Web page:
With 2009 marking 14 years of the Bacon Brothers bands existence, any cynical preconceptions about well-known actors dabbling in music now can safely be discarded. The band has gigged relentlessly to build up a following, and New Years Day represents their sixth LP release. Along the way, the younger brother has apparently caught up with his elder sibling in some ways.

Kevin writes a lot more songs than I do, Michael says. While I spend a lot of time writing instrumental music, lyrical songs are tougher: if I write one or two a year that I like, then Im happy. But Kevin has this amazing gift of turning everyday experiences into universal thoughts that everybody can identify with.

The album kicks off with New Years Day, a song that, while it draws upon Kevins experiences, isnt necessarily about him. New Years Day is from the perspective of a kid, 18 or 19, whos left Philadelphia for Los Angeles to pursue his dream of stardom, but is pining to get back to Philly for the Mummers Parade, says Kevin, who has attended Philadelphias elaborate New Years celebration many times. L.A. is the land of the endless summer, and everything is so beautiful. But theres something still inherent in me thats left over from Philadelphia, which is cold and provincial, but in a great way.

There have been a lot of times in my life that Ive thought about our hometown and going back there and not going after these outrageous kinds of goals, Michael adds. Maybe its not personal to Kevin, but I still relate very heavily to that song.

The infectious second track, Go My Way with its laid-back, shuffling soulful groove, is also written from a characters perspective. Its a guy whos younger than me, single and living alone in New York, not doing very well and struggling with his life, Kevin observes. Then this one woman keeps popping up in his life and elevates his sorry existence for a time.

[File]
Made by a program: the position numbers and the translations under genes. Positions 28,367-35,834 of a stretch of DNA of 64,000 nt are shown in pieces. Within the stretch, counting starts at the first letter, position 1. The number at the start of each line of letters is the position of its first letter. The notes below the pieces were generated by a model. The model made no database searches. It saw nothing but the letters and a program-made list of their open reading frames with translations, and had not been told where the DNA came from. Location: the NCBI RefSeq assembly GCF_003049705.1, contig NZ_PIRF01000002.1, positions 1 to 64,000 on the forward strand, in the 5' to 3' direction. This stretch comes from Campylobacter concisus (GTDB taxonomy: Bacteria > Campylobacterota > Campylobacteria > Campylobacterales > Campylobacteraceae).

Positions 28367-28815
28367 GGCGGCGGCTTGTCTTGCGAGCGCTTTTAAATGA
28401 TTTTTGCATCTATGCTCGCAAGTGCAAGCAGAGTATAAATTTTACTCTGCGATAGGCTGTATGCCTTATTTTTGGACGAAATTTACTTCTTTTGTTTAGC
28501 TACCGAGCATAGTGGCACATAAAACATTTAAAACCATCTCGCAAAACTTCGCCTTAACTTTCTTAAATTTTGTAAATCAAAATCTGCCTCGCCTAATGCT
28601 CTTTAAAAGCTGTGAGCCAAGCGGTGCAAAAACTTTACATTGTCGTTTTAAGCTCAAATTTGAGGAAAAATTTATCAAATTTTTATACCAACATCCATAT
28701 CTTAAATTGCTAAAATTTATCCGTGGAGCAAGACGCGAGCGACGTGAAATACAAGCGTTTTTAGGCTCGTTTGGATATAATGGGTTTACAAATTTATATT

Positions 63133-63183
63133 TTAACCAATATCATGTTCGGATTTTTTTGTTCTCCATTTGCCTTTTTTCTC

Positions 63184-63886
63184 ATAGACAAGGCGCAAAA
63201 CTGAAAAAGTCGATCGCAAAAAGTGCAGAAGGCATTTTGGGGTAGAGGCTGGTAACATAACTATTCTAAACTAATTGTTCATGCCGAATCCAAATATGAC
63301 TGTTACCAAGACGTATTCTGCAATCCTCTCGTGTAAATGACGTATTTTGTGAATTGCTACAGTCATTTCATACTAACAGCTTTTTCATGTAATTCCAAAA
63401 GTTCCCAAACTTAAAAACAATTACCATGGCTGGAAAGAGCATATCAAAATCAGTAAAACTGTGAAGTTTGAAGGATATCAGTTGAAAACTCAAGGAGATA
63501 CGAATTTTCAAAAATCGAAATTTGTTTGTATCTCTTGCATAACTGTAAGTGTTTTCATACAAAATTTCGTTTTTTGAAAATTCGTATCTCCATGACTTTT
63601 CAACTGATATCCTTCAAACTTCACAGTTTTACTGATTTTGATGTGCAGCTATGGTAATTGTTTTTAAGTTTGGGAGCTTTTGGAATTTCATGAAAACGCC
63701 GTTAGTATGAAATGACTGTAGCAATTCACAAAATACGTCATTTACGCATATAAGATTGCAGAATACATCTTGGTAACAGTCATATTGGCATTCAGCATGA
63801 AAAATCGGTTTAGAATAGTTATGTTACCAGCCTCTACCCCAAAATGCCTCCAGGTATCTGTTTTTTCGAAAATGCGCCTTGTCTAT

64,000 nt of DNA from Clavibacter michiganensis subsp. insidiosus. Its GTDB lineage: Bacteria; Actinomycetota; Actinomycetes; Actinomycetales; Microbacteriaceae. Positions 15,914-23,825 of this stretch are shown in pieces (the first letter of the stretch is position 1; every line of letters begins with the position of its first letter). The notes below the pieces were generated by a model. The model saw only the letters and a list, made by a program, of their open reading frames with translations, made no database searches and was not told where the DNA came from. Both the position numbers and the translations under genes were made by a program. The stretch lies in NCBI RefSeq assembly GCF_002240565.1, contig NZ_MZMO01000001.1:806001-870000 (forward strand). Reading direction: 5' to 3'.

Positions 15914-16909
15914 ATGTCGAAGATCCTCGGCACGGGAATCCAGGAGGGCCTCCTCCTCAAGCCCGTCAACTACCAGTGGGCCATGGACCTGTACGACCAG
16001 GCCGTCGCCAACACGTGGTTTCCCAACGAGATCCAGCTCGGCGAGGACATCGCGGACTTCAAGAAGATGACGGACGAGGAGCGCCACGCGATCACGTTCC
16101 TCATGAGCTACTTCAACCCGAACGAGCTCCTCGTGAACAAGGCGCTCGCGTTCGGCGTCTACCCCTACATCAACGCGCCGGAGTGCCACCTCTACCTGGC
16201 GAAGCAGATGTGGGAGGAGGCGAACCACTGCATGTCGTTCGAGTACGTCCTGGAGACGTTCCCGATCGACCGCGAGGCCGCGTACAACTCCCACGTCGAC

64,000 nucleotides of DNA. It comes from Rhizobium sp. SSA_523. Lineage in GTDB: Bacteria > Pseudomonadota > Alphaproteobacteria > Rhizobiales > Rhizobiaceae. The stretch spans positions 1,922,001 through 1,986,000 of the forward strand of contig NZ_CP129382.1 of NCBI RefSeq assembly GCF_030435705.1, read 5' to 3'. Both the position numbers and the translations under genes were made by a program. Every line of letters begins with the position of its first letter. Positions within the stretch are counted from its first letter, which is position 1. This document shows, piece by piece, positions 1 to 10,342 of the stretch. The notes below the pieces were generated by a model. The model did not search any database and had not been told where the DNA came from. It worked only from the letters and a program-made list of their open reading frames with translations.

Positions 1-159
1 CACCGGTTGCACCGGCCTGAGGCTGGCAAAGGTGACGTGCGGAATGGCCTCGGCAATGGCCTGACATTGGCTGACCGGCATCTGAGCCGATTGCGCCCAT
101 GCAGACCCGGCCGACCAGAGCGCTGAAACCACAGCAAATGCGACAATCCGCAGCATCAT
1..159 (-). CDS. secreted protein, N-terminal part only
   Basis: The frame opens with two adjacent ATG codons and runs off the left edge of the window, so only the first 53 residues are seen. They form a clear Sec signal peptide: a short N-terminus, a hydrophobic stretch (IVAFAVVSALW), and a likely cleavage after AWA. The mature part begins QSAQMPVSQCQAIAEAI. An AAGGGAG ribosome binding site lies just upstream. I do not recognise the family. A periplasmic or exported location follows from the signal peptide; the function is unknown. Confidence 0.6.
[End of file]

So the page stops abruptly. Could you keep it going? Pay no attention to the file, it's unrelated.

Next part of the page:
Having played with the same crew of musicians for all of the bands existence, Michael and Kevin agree that the band has become just as much a part of the whole endeavor as the two frontmen. With New Years Day, the guys in the band produced a

couple of tracks each, Michael points out. We gave the band much more creative responsibility for the product we ended up with. I think thats why it sounds more like a band album.

While still encountering critics due to Kevins onscreen notoriety, the band continues to win believersshow by show, album by album. As The New Yorker recently observed: Hollywood hangs like an albatross around the neck of any movie star turned musician, but this duo shakes off the burden of fame with sharply executed rock that has a blue-collar, rootsy edge.

I like risks, notes Kevin, a classic understatement from an artist whos played challenging, unsympathetic roles in everything from The Woodsman to Sleepers to Oliver Stones JFK. And theres nothing more risky about being a well known actor and playing in a rock band.

But theres the interesting thing about risks – sometimes they pay off. And for The Bacon Brothers, they certainly have.